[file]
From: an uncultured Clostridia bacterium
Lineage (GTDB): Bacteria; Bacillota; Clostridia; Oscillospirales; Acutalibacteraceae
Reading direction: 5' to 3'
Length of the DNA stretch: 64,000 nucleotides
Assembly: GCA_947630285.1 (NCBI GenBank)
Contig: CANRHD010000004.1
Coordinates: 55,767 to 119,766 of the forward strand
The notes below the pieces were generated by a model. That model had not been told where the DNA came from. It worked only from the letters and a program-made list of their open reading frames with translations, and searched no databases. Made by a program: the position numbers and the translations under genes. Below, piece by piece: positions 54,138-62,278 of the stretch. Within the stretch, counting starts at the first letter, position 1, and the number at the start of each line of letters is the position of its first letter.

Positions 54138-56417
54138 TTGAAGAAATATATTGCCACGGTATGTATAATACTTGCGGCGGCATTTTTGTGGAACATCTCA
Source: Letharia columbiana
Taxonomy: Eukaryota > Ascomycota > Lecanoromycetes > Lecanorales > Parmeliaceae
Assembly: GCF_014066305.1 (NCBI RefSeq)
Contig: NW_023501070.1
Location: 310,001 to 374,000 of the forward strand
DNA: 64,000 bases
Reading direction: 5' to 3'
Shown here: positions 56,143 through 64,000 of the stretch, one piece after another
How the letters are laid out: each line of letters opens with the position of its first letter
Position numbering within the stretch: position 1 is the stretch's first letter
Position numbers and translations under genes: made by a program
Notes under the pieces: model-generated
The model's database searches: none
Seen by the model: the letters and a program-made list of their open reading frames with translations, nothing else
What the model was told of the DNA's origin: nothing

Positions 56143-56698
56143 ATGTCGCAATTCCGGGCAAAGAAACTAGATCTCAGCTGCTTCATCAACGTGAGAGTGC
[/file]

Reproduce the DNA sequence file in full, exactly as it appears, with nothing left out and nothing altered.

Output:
From: an uncultured Clostridia bacterium
Lineage (GTDB): Bacteria; Bacillota; Clostridia; Oscillospirales; Acutalibacteraceae
Reading direction: 5' to 3'
Length of the DNA stretch: 64,000 nucleotides
Assembly: GCA_947630285.1 (NCBI GenBank)
Contig: CANRHD010000004.1
Coordinates: 55,767 to 119,766 of the forward strand
The notes below the pieces were generated by a model. That model had not been told where the DNA came from. It worked only from the letters and a program-made list of their open reading frames with translations, and searched no databases. Made by a program: the position numbers and the translations under genes. Below, piece by piece: positions 54,138-62,278 of the stretch. Within the stretch, counting starts at the first letter, position 1, and the number at the start of each line of letters is the position of its first letter.

Positions 54138-56417
54138 TTGAAGAAATATATTGCCACGGTATGTATAATACTTGCGGCGGCATTTTTGTGGAACATCTCA
Source: Letharia columbiana
Taxonomy: Eukaryota > Ascomycota > Lecanoromycetes > Lecanorales > Parmeliaceae
Assembly: GCF_014066305.1 (NCBI RefSeq)
Contig: NW_023501070.1
Location: 310,001 to 374,000 of the forward strand
DNA: 64,000 bases
Reading direction: 5' to 3'
Shown here: positions 56,143 through 64,000 of the stretch, one piece after another
How the letters are laid out: each line of letters opens with the position of its first letter
Position numbering within the stretch: position 1 is the stretch's first letter
Position numbers and translations under genes: made by a program
Notes under the pieces: model-generated
The model's database searches: none
Seen by the model: the letters and a program-made list of their open reading frames with translations, nothing else
What the model was told of the DNA's origin: nothing

Positions 56143-56698
56143 ATGTCGCAATTCCGGGCAAAGAAACTAGATCTCAGCTGCTTCATCAACGTGAGAGTGC